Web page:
US judge Thomas Hogan again issued an order for the imprisonment of Time Magazine journalist Matthew Cooper on 13 October in an investigation into the origin of press reports revealing the identity of a CIA agent. Cooper is also to be fined 1,000 dollars a day for a maximum of 18 months until he surrenders his notes relating to the revelation. Both sanctions have been suspended pending the outcome of an appeal by Cooper.
08.10.04 - New York Times journalist threatened with imprisonment
A federal judge yesterday issued an order for the arrest of New York Times reporter Judith Miller for refusing to reveal her sources to prosecutors investigating the leaking of a CIA agent’s identity to the press. Miller refused to testify although one of her sources said she could. As she appealed against the order, Judge Thomas Hogan deferred its implementation.
Hogan said supreme court rulings clearly show that the first amendment to the US constitution does not guarantee journalists immunity from prosecution when they protect the confidentiality of their sources. On the other hand, journalists violating a promise of confidentiality can be prosecuted by their sources.
25.08.04 - Threat of imprisonment against reporter lifted
A threat of imprisonment against Time magazine report Matthew Cooper for contempt of court was automatically lifted on 23 August when he testified before special prosecutor Patrick Fitzgerald, who is investigating the leaking in the press of the identity of CIA agent Valerie Plame.
The imprisonment order (which had been immediately suspended pending appeal) was issued on 6 August because Cooper had refused to reveal his sources. A running fine of $1,000 a day against the magazine was also lifted.
Cooper agreed to testify after his source, I. Lewis "Scooter" Libby, US Vice-President Dick Cheney’s chief of staff, released him from a promise of confidentiality. The journalist gave evidence at his lawyer’s office only about a single conversation he had had with Libby.
The special prosecutor has also subpoenaed New York Times reporter Judith Miller in the same case. Publisher Arthur Sulzberger said the paper "regrets" that she was being "compelled to reveal her confidential sources."
11.08.2004 - Time magazine journalist threatened with prison for contempt of court
Reporters Without Borders today denounced a US federal judge’s order to jail Time magazine reporter Matthew Cooper for contempt of court for refusing to reveal his sources. The order is suspended pending an appeal.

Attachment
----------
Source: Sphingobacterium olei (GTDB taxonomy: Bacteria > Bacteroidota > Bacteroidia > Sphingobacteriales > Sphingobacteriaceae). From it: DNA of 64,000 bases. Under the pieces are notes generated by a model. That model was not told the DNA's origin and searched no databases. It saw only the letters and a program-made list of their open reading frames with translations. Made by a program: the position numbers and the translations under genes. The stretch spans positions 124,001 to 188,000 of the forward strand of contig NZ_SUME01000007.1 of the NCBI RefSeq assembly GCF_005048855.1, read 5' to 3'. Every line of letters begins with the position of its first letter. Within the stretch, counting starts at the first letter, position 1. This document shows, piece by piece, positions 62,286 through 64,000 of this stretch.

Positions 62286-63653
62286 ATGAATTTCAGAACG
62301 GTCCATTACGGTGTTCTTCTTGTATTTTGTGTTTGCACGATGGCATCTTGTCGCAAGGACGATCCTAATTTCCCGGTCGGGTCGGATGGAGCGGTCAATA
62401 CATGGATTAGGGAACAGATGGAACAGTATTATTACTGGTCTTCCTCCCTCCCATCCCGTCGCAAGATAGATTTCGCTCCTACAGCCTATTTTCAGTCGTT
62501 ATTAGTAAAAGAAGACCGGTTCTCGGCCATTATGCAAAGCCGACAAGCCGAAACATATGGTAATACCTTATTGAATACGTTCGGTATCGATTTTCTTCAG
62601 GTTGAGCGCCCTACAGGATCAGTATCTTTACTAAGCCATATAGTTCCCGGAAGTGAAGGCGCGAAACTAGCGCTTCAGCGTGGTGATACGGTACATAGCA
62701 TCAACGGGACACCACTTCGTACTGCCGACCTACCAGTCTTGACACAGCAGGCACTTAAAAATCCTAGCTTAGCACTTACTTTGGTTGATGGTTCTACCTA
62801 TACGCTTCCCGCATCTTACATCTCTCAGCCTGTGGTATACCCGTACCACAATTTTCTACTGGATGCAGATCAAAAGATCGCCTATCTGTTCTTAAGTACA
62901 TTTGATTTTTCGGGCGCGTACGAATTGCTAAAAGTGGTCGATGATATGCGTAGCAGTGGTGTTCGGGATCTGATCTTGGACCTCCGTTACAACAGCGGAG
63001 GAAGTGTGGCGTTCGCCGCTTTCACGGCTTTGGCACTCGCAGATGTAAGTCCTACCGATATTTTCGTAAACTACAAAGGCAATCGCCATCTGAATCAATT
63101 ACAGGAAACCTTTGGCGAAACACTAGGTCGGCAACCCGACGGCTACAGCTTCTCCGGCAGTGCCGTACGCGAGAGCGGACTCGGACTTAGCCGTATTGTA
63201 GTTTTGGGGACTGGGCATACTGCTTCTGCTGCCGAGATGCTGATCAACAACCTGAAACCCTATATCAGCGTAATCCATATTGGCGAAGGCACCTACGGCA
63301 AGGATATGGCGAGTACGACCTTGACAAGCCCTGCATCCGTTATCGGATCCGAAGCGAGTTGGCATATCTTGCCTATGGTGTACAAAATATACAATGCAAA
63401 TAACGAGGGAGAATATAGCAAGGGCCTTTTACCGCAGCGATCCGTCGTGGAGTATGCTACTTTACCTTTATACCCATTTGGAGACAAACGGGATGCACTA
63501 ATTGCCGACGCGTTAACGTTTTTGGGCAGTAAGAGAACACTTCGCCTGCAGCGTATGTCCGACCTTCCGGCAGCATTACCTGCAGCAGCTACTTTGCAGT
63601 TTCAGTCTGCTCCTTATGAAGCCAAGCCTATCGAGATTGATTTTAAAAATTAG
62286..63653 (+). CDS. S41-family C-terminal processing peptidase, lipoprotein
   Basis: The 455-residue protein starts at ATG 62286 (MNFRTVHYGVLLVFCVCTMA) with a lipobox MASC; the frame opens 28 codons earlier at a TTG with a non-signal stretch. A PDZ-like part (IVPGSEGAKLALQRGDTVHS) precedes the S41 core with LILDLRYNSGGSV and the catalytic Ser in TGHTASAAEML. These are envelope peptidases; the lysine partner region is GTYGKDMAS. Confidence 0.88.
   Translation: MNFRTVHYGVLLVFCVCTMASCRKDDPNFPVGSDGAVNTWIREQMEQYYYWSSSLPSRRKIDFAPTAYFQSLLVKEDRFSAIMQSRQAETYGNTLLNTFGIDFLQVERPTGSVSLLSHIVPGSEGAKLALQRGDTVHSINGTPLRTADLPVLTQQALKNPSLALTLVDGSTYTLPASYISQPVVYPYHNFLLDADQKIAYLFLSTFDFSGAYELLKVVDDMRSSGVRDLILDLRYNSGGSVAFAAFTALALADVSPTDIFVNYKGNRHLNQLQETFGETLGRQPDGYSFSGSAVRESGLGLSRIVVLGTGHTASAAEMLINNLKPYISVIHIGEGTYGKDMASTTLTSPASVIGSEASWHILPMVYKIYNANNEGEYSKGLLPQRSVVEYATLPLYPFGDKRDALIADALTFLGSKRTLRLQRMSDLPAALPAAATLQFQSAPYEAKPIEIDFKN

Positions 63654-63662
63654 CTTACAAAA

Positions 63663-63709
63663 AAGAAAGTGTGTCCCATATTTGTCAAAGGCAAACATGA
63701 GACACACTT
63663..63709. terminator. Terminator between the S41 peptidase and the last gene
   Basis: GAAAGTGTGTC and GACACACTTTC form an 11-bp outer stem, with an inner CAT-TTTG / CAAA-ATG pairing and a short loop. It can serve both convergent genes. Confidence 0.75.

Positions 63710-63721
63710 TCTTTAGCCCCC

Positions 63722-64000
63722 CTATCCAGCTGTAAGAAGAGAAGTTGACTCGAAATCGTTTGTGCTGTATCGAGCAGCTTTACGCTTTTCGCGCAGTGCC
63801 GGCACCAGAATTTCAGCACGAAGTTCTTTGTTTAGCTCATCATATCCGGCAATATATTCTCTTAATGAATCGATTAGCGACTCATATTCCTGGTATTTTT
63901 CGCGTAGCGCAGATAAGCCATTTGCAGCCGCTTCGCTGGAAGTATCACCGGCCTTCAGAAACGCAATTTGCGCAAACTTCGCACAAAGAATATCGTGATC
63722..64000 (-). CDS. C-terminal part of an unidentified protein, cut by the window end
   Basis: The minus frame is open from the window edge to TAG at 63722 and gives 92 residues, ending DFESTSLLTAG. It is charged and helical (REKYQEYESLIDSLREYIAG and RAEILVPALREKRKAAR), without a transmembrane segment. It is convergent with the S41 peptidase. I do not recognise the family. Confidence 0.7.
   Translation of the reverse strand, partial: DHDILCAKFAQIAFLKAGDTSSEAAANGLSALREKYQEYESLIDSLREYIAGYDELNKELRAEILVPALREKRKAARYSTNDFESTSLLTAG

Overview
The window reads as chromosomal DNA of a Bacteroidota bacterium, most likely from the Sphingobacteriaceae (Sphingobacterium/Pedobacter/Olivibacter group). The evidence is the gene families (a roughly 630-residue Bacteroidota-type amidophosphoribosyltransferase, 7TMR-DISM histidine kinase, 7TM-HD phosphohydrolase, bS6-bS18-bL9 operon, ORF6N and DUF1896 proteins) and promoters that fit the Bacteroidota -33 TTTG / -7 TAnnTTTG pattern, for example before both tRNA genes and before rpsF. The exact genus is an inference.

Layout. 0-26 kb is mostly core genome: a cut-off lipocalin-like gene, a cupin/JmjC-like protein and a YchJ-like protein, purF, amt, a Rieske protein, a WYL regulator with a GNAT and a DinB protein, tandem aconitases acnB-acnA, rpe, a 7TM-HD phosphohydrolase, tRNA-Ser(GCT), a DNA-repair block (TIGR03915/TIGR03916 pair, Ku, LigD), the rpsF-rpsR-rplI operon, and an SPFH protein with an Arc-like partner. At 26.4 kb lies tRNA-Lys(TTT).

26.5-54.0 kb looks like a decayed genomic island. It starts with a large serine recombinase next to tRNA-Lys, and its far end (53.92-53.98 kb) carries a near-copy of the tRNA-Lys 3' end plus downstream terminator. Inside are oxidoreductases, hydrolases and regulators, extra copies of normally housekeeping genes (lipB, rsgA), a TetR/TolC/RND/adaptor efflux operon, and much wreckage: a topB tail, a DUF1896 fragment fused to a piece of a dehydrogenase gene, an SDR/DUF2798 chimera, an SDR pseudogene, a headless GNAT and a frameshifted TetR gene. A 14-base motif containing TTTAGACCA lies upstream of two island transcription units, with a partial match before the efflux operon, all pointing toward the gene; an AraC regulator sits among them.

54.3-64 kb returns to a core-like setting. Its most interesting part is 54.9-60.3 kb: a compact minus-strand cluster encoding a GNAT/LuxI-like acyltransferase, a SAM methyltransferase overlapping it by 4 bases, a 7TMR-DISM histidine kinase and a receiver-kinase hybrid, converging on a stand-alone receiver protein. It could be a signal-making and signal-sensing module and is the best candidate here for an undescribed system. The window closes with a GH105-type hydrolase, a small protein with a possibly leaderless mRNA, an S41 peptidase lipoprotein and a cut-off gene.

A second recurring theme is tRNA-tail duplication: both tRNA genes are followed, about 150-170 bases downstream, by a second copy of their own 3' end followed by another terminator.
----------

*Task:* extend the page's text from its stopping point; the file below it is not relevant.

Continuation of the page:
"Once again, the right not to reveal sources, which is the cornerstone of press freedom, is being threatened by a US court," it said. "Forcing journalists to disclose them undermines one of the key elements of investigative journalism, which is vital for democracy." It said it hoped the 6 August order would be struck down on appeal.
"Confidentiality of sources is a bone of contention between the media and the courts year after year," the worldwide press freedom organisation said. "Jim Taricani, of the TV station WJAR-TV 10, was fined $1,000 a day on 16 March as long as he refused to reveal his sources, and last year five journalists were threatened with imprisonment. Freelance reporter Vanessa Leggett spent 168 days in jail in 2001 and 2002 for the same reason."
"The United States is a member of the Organisation of American States and is thus supposed to respect the principles laid down by the Inter-American Human Rights Commission. Principle 8 of its Declaration on Freedom of Expression says explicitly that ’every social communicator has the right to keep his/her source of information, notes, personal and professional archives confidential.’
First Amendment not valid
Federal Judge Thomas F. Hogan ordered on 6 August the "confinement" of Time reporter Cooper for "contempt of court" after he refused to testify before a grand jury investigating the possibly illegal disclosure of the identity of CIA operative Valerie Plame.
The magazine, which is backing Cooper, was also ordered to pay $1,000 (820 euros) for every day Cooper refused to reveal his sources for the identity of Plame. The two rulings were immediately suspended pending appeal.
Cooper wrote in the magazine on 17 July last year that government officials had told the media who Plame was. This information was printed three days earlier by columnist Robert Novak in the daily Washington Post. The White House is thought to have named Mrs Plame to punish her husband, the US former ambassador to Gabon, Joseph Wilson, who had publicly contradicted information given by President Bush to justify invading Iraq.
Since revealing a CIA agent’s name can be considered an act of treason, a criminal grand jury and a special prosecutor, Patrick Fitzgerald, were appointed last December to investigate the disclosure.
Cooper and NBC TV presenter Tim Russert were summoned on 21 May to testify to the grand jury. They appealed against the order, saying that the right not to reveal sources was protected by the first amendment to the national constitution dealing with freedom of expression. The judge’s ruling, made on 20 July but not announced until 9 August, rejected this, citing a 1972 Supreme Court ruling (Branzburg vs Hayes) that journalists cannot use the first amendment to avoid revealing their sources to a court. He ordered the two journalists to testify.
NBC says Russert has testified to special prosecutor Fitzgerald. Cooper’s refusal has led to the "confinement" order.
The Washington Post said on 10 August that its reporter Walter Pincus had also been ordered to testify to the grand jury. His lawyer said an appeal had been lodged to obtain a suspension of the order.